We were taught "Interference by an Air Wedge" today in class. I have attached the image of diagram we were taught and the related formulae. However, I have still some lingering doubts about this topic.

**In the air wedge, why don't we consider the rays reflected from the upper part of top plate and bottom part of lower plate ?**

When I asked this question in class my teacher said something along the lines of "*Due to thin plates for the two waves from upper and lower part phase difference will be π due to which destructive interference take place and hence it is better to ignore these…*"

Truly speaking, I could not understand what my teacher meant. Why should those two waves destructively interfere ? Rather I feel that if those two waves were considered along with the assumption that the plates are very thin then the two wave reflected from the upper plates' surfaces surfaces would mutually cancel out due to path difference of $\dfrac{\lambda}{2}$. And, similarly the two waves reflected from either surface of the lower plate would also mutually cancel out due to path difference of $\dfrac{\lambda}{2}$.

So, even after taking the assumption that the thickness of the plates tends to $0$, we see that the waves should also cancel out each other. I don't understand why it is correct to consider only $2$ of the reflected $4$ waves and calculate for bright and dark fringes.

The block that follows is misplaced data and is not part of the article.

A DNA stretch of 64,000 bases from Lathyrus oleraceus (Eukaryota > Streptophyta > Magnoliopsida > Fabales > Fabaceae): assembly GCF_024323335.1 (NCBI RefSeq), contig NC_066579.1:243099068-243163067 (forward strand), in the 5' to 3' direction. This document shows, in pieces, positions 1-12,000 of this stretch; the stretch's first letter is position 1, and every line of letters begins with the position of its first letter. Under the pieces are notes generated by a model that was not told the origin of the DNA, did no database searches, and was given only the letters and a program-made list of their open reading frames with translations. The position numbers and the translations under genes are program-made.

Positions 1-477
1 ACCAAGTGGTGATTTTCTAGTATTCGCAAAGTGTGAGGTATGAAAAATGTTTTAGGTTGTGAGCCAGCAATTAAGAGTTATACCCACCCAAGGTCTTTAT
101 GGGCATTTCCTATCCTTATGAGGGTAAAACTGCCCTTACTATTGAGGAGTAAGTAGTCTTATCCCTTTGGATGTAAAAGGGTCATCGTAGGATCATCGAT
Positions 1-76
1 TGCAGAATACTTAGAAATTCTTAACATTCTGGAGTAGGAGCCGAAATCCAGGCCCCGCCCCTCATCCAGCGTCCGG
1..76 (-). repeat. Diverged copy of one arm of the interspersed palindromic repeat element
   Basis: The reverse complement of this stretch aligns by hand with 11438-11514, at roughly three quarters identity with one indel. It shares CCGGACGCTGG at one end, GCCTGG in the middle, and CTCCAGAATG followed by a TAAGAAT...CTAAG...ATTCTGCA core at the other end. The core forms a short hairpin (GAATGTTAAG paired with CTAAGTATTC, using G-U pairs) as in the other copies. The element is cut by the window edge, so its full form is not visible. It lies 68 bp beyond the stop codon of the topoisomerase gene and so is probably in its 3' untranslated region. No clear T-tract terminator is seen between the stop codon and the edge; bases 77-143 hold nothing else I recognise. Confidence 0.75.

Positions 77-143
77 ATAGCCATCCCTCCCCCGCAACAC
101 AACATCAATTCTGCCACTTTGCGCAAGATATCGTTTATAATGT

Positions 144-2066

## Best Answer

Your concern is valid, but it turns out that accounting for all reflections doesn't essentially change the result.

Let the amplitude of an electromagnetic wave be multiplied by $R_1$ when reflected from air off glass, and $R_2$ when reflected from glass off air. Similarly, let the transmitted amplitudes be multiplied by $T_1$ and $T_2$. These numbers can be found using the Fresnel equations.

Now, the amplitudes of the electric field due to the four reflections are

where the phase factors are due to traveling the distance $2t$. (The $\pi$ phase factor from some of the reflections is accounted for in the definition of the $R_i$ and $T_i$, some of which are negative.)

If we only include the reflections off the tops of both panels, the total amplitude is $$R_1 + (\text{phase factor}) T_1 T_2 R_1$$ where the phase factor depends on the size of the air wedge. Now, if we include all four reflections, we get a total amplitude of $$(1+T_1 R_2/R_1)\left(R_1 + (\text{phase factor}) T_1 T_2 R_1\right)$$ which is identical up to a constant. Therefore we can ignore two of the reflections, and the result will be essentially the same -- the peaks will be in the same places, even though the overall amplitude will be wrong.

To summarize: